It’s hard not to be giddy with anticipation right now if you’re a Boston Red Sox fan. 

Coming off a frustrating season in which the team finished 7 games back in the AL East and had to watch the playoffs on their flat-screen TVs just like the rest of us, the Red Sox went out and acquired Adrian Gonzalez and Carl Crawford, two of the most coveted players in the game, both in the early part of their prime. 

Red Sox Nation has not seen such a major retooling of the lineup since the early 2000’s, when the team added Manny Ramirez (’01) and David Ortiz (’03), and in the process established themselves as a perennial 90-plus win team and championship contender.  And this time it happened in just a matter of days instead of several years.

Sure, the Red Sox still face some minor offensive questions heading into spring training.  Will Crawford bat leadoff or third?  Where will Jacoby Ellsbury hit in the lineup?  Will Boston have some struggles against left-handed pitching, given that Dustin Pedroia and Kevin Youkilis are their only dangerous right-handed bats?

But these concerns truly are minor.  The Red Sox are going to score runs, and they’re going to score runs consistently.  They were second in all of baseball in runs scored last season, and the combination of Gonzalez, Crawford, a healthy Ellsbury, and Jarrod Saltalamacchia should at least rival the production the team received from departed free agents Victor Martinez and Adrian Beltre, along with the array of outfielders that frequently found their way into the lineup last year (Bill Hall, Darnell McDonald, Ryan Kalish, Jeremy Hermida, Mike Cameron, and Daniel Nava). 

The real reason the Gonzalez and Crawford additions should be celebrated is because they set the Red Sox lineup up well for the long run. 

Both players are under 30 years old, while Martinez and Beltre are on the wrong side of 30.  Crawford brings across the board production and skills, while Martinez becomes more and more one-dimensional as he gets older and is able to catch fewer and fewer games.  Gonzalez’s production in San Diego was held back by the worst ballpark for hitters in the majors, whereas Beltre, much like in 2004, is coming off a career year as he went in search of a new contract. (Beltre surpassed 100 RBIs and a .320 batting average in both his 2004 and 2010 contract years, but has not driven in 100 runs or hit above .276 in any other season since 2001.) 

But while GM Theo Epstein did very well to acquire two major assets who should serve the team well for years, the Red Sox 2011 season will all come down to the performance of the pitching staff, and the starting rotation in particular. 

The Red Sox finished 22nd in baseball in ERA in 2010. Few saw it coming, the Sporting News’ 2010 Red Sox preview, for one. The Sporting News wondered if the Red Sox “have enough offense” and their main concern with the pitching staff was “Who will be left out of the rotation,” since Jon Lester, Josh Beckett, John Lackey, Daisuke Matsuzaka, Tim Wakefield, and Clay Buchholz all seemed like strong options.  The Sporting News preview gave the Red Sox pitching staff an A grade–an evaluation which was the norm among baseball experts at the time.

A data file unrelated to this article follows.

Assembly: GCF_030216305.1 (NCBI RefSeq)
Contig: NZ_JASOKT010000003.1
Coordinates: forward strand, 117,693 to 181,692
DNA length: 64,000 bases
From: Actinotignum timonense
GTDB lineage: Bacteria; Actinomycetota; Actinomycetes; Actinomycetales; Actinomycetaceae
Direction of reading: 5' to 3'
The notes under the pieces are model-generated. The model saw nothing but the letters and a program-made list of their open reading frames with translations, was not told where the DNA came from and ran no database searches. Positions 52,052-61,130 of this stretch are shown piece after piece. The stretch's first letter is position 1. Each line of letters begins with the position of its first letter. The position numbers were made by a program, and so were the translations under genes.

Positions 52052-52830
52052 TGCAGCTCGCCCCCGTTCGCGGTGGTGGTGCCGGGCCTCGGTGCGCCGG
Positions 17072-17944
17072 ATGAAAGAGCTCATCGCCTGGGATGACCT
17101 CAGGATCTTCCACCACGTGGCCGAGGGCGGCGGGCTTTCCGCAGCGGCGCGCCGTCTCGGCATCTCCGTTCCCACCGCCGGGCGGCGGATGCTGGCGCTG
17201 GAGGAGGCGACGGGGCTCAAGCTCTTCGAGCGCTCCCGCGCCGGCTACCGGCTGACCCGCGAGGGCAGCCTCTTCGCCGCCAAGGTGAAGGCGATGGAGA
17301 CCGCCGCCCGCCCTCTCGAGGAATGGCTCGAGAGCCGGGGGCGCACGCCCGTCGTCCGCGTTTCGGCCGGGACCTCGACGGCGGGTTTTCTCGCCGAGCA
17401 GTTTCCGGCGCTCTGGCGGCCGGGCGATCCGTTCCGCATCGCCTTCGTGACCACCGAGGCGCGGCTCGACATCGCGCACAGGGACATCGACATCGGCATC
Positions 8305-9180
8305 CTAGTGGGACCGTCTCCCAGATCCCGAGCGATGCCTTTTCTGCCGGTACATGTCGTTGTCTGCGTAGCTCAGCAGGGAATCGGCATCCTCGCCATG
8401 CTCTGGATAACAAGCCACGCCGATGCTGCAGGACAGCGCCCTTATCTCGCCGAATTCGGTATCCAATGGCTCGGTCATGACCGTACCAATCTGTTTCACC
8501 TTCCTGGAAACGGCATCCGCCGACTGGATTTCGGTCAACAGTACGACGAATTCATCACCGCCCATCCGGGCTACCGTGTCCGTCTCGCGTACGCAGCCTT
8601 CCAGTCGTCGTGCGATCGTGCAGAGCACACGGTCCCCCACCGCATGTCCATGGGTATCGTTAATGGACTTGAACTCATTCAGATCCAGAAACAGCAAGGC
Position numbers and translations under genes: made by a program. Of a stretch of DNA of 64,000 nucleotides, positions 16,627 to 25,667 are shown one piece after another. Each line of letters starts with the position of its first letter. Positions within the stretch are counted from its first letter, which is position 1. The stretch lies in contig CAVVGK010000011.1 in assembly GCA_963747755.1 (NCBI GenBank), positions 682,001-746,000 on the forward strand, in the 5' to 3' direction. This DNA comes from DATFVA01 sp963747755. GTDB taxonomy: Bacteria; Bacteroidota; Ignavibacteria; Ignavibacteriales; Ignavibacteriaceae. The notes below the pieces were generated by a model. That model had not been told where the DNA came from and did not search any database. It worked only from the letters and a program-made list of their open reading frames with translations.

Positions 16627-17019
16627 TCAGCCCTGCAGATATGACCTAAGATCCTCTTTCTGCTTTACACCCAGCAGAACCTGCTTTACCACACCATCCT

Lester certainly held up his end of the bargain, and Buchholz developed into a dominating ace-caliber starter faster than even the most optimistic fan could have predicted.  Wakefield and Matsuzaka’s struggles should not come as too great a surprise.

The real problem was that Lackey struggled mightily in his move from the AL West to AL East, and no one anticipated that the bottom would fall out completely for Beckett.

The Red Sox also ranked near the bottom of the league (23rd) in bullpen ERA, which came as a major surprise after they finished in the top 10 in 2009.   While Daniel Bard established himself as the team’s closer of the future, Jonathan Papelbon had a sub par year, and no other reliever registered an ERA under 4.  Hideki Okajima and Ramon Ramirez, who each played key roles in the bullpen in 2009, fell off considerably. 

Papelbon should rebound heading into a contract year.  And the Sox beefed up the bullpen with their offseason acquisitions of Dan Wheeler and Bobby Jenks.  Wheeler makes for a very solid addition.  He knows what it takes to succeed in the AL East, and has done quite well in each of the last three seasons in Tampa Bay.  While Jenks’ name recognition probably rates higher than his actual value at this point, it would not be surprising for him to register a strong year pitching in middle relief rather than the pressure cooker of the ninth inning. 

In the end, despite all of Epstein’s impressive moves this winter, the Red Sox 2011 season will be largely determined by two players that were already on the team last year: Lackey and Beckett.  There are real questions about whether each is breaking down physically and can return to their former level of performance. 

If Lackey and Beckett each continue to falter, Sox fans will have to hope for many 11-9 victories this summer. But if at least one of them can turn things around, the Red Sox have to be considered a World Series favorite. 

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